• 4. © Professor Omar Hasan Kasule Sr. May 2011 4 DISUSSIONS DEFINE INFORMED CONSENT: 1. Describe the forms of consent (oral, written, or body language). 2. Distinguish between explicit/express consent (spoken or written) and implicit consent (taking off clothes for examination) 3. Describe the purposes of getting informed consent (autonomy rights & protect the physician). THE PRINCIPLE OF AUTONOMY: 4. Appreciate that adults are presumed to be competent unless otherwise proved 5. Appreciate that irrational decisions by a competent person are binding. 6. Describe the scope of consent in terms of duration (if time relapses new consent should be sought) and the extent of the procedure (only what was consented to is done). 7. Appreciate that consent does not force a physician to carry out a procedure he things is inappropriate eg amputation of a healthy limb, sex change operation. 8. Describe the autonomous right of a patient to be treated by a physician of his choice. 9. Describe ethico-legal issues that arise if the physician and the patient are of opposite genders. 10. Describe compulsion for purposes of public health (quarantine, isolation, mass immunization, mass treatment during an epidemic). THE PROCESS OF INFORMED CONSENT: 11. Understand consent as a process and not a one-off event. 12. Describe the conditions for validity of consent (understand nature and purpose of the intervention, sufficient information, believe info and be able to weigh it in balance to reach a decision, voluntary and free from pressure, be aware that can refuse). 13. Describe who should seek informed consent.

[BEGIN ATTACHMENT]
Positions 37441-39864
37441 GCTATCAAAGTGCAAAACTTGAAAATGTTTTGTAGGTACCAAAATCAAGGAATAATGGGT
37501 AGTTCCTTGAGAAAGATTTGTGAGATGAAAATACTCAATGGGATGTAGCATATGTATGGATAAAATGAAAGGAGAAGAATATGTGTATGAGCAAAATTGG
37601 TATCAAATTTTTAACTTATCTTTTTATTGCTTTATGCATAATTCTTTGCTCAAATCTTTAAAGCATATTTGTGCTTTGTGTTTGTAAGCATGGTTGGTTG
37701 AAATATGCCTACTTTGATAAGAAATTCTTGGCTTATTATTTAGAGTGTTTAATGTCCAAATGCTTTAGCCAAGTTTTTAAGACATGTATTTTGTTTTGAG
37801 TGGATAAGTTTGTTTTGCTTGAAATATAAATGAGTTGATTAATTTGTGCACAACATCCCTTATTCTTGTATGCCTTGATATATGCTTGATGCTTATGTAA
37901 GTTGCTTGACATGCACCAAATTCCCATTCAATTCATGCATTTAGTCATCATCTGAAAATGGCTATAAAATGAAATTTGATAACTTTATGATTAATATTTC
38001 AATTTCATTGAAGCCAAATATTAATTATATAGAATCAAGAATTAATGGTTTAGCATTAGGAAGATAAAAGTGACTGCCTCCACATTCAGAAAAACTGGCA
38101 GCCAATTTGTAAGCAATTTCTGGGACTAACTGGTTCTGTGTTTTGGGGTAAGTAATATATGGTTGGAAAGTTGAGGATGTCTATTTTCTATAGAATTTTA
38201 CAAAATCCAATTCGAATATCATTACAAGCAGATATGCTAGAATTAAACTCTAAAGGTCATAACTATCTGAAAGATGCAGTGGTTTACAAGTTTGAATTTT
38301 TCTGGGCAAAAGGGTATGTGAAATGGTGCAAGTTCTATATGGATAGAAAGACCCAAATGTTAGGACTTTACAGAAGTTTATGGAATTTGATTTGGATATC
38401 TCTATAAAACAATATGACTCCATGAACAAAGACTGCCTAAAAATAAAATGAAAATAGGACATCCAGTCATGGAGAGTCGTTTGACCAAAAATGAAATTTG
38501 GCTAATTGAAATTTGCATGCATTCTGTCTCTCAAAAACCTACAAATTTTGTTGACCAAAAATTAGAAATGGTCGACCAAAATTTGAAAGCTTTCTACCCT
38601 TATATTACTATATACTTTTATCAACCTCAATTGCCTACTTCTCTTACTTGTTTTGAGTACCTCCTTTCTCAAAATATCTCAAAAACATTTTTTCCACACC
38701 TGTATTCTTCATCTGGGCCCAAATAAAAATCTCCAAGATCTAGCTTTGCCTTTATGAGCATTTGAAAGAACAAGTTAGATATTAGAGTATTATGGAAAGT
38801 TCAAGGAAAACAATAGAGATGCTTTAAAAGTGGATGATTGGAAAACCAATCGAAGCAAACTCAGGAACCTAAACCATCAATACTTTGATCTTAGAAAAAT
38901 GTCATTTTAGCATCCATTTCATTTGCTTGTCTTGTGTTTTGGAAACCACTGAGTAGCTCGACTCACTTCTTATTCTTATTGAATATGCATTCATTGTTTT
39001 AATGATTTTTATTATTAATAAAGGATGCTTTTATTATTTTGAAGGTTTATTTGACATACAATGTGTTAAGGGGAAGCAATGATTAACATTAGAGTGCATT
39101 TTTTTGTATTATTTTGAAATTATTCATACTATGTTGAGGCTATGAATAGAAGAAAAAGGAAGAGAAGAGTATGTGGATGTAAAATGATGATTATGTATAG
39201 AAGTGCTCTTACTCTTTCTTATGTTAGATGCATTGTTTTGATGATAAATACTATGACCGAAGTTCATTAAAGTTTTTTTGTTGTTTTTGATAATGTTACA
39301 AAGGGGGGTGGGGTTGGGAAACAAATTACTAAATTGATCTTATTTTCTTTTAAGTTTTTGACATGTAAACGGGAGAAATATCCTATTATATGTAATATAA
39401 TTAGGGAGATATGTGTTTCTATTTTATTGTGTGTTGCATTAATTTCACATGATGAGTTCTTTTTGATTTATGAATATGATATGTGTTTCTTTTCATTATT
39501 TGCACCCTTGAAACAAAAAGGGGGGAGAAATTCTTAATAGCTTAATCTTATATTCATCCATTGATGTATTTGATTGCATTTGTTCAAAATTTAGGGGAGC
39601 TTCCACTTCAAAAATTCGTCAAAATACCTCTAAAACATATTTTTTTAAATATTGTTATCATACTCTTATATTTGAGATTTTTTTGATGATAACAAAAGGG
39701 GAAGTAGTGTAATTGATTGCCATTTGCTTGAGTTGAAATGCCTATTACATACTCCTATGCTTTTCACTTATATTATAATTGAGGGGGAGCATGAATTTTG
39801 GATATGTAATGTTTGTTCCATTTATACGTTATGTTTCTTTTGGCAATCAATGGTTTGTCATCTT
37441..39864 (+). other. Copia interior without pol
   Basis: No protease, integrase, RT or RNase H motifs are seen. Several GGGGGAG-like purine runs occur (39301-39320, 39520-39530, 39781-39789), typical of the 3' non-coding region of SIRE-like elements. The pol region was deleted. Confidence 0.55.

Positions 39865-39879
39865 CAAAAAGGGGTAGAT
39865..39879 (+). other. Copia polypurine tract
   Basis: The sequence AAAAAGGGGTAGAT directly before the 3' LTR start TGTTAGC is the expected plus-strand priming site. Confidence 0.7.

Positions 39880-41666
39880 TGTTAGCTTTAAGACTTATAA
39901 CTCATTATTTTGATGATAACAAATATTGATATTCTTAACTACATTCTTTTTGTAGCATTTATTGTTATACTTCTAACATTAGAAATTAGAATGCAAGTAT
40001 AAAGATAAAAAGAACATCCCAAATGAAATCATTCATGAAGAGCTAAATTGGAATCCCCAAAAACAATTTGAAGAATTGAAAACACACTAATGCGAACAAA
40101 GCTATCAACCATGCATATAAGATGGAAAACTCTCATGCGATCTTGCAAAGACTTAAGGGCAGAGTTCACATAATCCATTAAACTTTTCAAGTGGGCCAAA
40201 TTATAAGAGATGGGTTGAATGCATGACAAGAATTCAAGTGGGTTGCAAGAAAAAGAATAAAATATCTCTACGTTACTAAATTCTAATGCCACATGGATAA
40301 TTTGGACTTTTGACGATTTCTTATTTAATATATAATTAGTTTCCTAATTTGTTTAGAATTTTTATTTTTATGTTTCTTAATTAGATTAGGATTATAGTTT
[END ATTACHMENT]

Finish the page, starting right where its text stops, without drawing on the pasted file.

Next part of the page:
• 5. © Professor Omar Hasan Kasule Sr. May 2011 5 14. List and describe the type of information to be provided to the patient (diagnosis, prognosis, proposed treatment and alternatives with explanation of benefits, risks, and costs of each procedure, name of doctor who will carry out the procedure, reminding the patient that he has the right to refuse or change his mind 15. Describe situations in which it would be appropriate to withhold some information from the patient. 16. Describe what is done if the patient refuses to receive information. 17. Describe procedures for which consent must be obtained in writing (complex risky procedures, research). 18. Describe special features of consent in the following situations: surrogate motherhood (must understand the consequences), organ donation (understand risks and benefits for both donor and recipient). CAPACITY TO CONSENT 19. Distinguish between global and specific competence (patient may be competent to make some decisions and not others). 20. Describe the tests for capacity / competence (understand the intervention and its purpose; understand the benefits, risks, and alternatives; understand the consequences of not receiving the treatment; be able to retain the information long enough to make a decision; be able to weigh the information). 21 Describe methods of enhancing capacity (non threatening venue, treatment of stressful symptoms, talk with patients when side effects of medication are minimal, break down the decision into several steps). THE PROCESS OF INFORMED REFUSAL: 22. Explain the concept of informed refusal and its documentation. 23. Explain what is done if a patient rejects a cheap intervention in favor of a more expensive one. 24. Describe ethico-legal issues in informed refusal of admission and treatment